I’m sure you remember the teacher telling you, when you were in elementary school, that you need to “be a good listener.” I can still envision the way she modeled the steps of what a good listener does: “lips closed, ears open, hands on desk, feet on floor.” This not so subtle demonstration was followed by a discussion of what it means to be a good listener — being quiet!
Thankfully, I don’t need anyone standing in front of me with one finger on their lips pantomiming “Shhh” to make me listen. As a communications specialist, I well understand the value of listening. There’s no question, in my mind, that a key pillar of effective communication is built on good listening. And it’s far more than merely being quiet. Attentive listening is something I’ve touched on a number of times in the Language Lab blog, most recently in a post called The Gift of Gab.
But good communication requires more than good listening. It also requires a group of other, subtle skills. One such skill is “mirroring.” Simply put, mirroring means repeating key words of the person with whom you’re interacting. It tells that person that you are listening. It also acts as a prompt to encourage the person to continue communicating. I’ve found that mirroring is a particularly useful technique when I’m speaking with someone who is shy, or for any number of other reasons, is somewhat reluctant to be forthcoming.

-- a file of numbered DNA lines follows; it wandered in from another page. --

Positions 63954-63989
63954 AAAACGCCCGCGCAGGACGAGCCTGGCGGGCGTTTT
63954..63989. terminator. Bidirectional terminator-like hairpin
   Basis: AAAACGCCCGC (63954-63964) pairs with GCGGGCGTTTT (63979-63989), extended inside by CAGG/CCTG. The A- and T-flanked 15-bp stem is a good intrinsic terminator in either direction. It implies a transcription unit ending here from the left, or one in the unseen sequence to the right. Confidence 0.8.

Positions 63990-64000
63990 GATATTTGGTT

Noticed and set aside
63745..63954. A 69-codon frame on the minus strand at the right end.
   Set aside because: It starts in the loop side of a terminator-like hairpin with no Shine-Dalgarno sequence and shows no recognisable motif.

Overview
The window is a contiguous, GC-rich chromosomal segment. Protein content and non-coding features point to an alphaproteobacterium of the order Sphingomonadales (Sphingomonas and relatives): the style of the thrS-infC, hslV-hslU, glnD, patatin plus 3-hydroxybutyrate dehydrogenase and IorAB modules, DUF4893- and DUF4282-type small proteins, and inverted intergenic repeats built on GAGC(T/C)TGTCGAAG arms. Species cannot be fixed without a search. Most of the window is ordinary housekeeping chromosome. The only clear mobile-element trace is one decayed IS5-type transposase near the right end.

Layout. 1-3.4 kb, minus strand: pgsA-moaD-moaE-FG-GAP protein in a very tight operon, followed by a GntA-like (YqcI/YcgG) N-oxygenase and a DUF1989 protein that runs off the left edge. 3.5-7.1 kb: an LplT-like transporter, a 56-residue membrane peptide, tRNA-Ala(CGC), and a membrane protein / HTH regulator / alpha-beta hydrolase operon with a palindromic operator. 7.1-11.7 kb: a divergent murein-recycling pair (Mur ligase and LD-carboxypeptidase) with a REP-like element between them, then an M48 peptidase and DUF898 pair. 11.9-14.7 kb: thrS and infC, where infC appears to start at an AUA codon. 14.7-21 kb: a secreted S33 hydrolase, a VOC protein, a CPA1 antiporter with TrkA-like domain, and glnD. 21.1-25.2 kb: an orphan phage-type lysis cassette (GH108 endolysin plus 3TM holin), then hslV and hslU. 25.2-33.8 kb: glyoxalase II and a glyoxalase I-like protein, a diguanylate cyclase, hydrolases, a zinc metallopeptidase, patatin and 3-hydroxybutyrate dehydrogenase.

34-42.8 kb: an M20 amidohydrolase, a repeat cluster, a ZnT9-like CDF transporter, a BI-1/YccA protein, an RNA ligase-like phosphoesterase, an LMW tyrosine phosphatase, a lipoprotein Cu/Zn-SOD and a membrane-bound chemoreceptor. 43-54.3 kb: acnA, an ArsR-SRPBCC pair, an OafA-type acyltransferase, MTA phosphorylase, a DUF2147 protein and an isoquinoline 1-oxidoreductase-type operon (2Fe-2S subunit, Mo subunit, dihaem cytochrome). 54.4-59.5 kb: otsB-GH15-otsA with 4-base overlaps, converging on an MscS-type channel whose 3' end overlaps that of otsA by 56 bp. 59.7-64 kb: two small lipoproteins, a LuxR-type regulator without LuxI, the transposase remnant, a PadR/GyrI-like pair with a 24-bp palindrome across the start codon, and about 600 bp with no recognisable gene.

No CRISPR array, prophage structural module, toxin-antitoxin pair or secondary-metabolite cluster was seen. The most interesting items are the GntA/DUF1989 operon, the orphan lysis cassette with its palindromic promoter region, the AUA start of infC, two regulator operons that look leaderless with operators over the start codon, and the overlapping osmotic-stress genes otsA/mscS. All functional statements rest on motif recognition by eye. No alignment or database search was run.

Mirroring is something that I first learned when I studied Neuro-Linguistic Programming (NLP). If you’re interested, you can read more about NLP here. You’ll also find some additional NLP tips at this website.
Then there’s paraphrasing. It’s similar to mirroring, except that rather than literally using words spoken by the other person, you encapsulate what was said — or your understanding of what was said. This technique makes it possible for the other person to clarify his or her points. And it allows the conversation to advance based on a shared understanding.
It’s essential with the above techniques that you do not introduce your own assumptions or biases into the conversation. Remember, you’re not trying to “lead the witness.” You’re trying to genuinely understand the other person’s ideas, or point of view. Mirroring and paraphrasing simply encourage and stimulate good communication.
The third technique to keep in mind is communicating non-verbally. Our facial expressions, the way we sit, whether or not we use our hands when we speak, can all influence the quality of our interactions. An interesting aspect of non-verbal communication is that you can also put a person at ease by adopting her/his non-verbal style, i.e., sit in a similar manner, do or do not use your hands when speaking, and so on. This subtle mimicking of the other person’s actions is also a form of mirroring.
Of course, the above skills require practice to become a natural part of the way you communicate. After all, being a good communicator is a whole lot more than “lips closed, ears open, hands on desk, feet on floor”!